Healthy Lifestyle Tips and Vale Dr Michael Mosley

Someone prepares an exercise plan over breakfast

Like many people around the world, I was shocked and saddened to hear of the recent death of Dr Michael Mosley. He was a doctor and journalist who first came to prominence over 10 years ago through a documentary (and then book) about the health benefits of intermittent fasting. However, he had a long career with the BBC both before and after that. More recently, you may have seen him in a TV documentary “Australia’s Sleep Revolution” which he filmed in partnership with Flinders University, or heard him on the regular BBC podcast “Just One Thing” which talks about a range of simple changes you can make to improve your diet or lifestyle. In short, Michael Mosley was a lifelong advocate for good health.

I found myself feeling more deeply saddned by the news of Michael Mosley’s death than I expected, considering I never met him or knew him personally. On reflection, I realized that is partly because, when we lose anyone “too soon” and unexpectedly, it is a shock. It is also because I have hit THAT age when my friends and family members are starting to get diagnosed with a range of things that make you question the randomness of life, as well as think a bit more about your own health and lifestyle.

Well, that’s not entirely true. Random, unexpected deaths and illnesses can occur at any stage of life of course. By the time I’d hit my mid 30s, a friend had died from melanoma, the sibling of a friend died in an aircraft accident and I’d almost lost a close friend to serious complications following childbirth. All the kinds of things that leave you asking “why them?” It just seems as you get older, these kinds of things seem to be more frequent, and we start classifying more of them as “age related” or a consequence of poor health or lifestyle choices.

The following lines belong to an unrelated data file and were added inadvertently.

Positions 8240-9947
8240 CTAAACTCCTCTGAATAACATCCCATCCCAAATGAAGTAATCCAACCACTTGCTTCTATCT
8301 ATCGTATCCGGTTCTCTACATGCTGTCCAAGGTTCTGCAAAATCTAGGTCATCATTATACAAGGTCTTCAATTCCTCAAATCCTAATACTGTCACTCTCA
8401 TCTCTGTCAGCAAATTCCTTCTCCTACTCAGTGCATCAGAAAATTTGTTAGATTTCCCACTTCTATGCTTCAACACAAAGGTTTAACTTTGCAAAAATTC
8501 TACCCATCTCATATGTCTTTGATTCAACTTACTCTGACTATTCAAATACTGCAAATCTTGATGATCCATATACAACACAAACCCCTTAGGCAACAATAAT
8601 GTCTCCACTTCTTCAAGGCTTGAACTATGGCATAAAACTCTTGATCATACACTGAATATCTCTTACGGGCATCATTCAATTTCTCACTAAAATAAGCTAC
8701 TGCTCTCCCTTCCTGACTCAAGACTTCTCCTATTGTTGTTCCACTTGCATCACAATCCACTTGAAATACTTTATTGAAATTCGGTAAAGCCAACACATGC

Reflecting on Michael Mosley’s death made me think about my own health and the changes I could make to improve it. Like him, I am all for promoting good health and lifestyle choices - so I thought this would be a good time to share these tips and reflections with you all.

My top 8 tips for a healthy lifestyle:

  1. Healthy eating – of course we have to start with this. You’ve probably heard it all before, but what we eat is really important and makes the biggest difference to our health overall. Aim to eat a ‘rainbow’ of fruit and vegetables (ie, lots of different types and colours) as well as grains and lean protein daily. Limit your intake of sugar, salts and saturated fat.
  2. Drink water – this should be your main source of fluid – most people should aim for 1.5-2L of total fluid a day, depending on your weight, the environmental temperature and your exercise intensity. Limit caffeine and artificially sweetened drinks.
  3. Eat breakfast – studies have shown eating breakfast helps with energy levels and concentration, and makes you less likely to develop type 2 diabetes, heart disease or be overweight. Plus, as many of my patients will know, eating breakfast helps to regulate your bowel function. Start with something small if you are not accustomed to eating breakfast.
  4. Exercise – Yeah, I know you know – but how many of you actually do the recommended amount of exercise every week? All adults should aim for a minimum of 150 minutes of moderate-intensity cardiovascular exercise a week. You should also include muscle strengthening activities at least 2 days a week (this can be body weight exercise or with weights or resistance bands). Start with 10 minutes of cardiovascular exercise a day if you’re not usually active, and gradually build up from there. Work out how you can make exercise a regular part of your day – for example, ride a bike to work, or get off the bus several stops early so you have to walk further. Get some help / advice if you don’t know how to start.